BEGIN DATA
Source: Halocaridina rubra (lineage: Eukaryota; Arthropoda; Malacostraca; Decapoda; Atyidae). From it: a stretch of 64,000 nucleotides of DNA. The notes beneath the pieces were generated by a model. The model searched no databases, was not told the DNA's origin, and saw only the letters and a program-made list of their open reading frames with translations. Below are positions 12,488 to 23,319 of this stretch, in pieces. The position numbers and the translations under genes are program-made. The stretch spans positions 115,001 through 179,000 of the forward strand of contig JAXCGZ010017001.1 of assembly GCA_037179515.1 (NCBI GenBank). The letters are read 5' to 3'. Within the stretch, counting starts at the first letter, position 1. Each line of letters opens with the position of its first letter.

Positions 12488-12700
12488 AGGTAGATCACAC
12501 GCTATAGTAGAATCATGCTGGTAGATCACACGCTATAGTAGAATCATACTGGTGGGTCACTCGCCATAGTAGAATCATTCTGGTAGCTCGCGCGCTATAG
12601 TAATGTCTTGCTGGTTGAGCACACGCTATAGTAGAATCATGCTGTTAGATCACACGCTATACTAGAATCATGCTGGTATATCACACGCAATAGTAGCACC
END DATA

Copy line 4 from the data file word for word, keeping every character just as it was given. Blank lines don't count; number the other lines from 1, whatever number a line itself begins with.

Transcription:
12501 GCTATAGTAGAATCATGCTGGTAGATCACACGCTATAGTAGAATCATACTGGTGGGTCACTCGCCATAGTAGAATCATTCTGGTAGCTCGCGCGCTATAG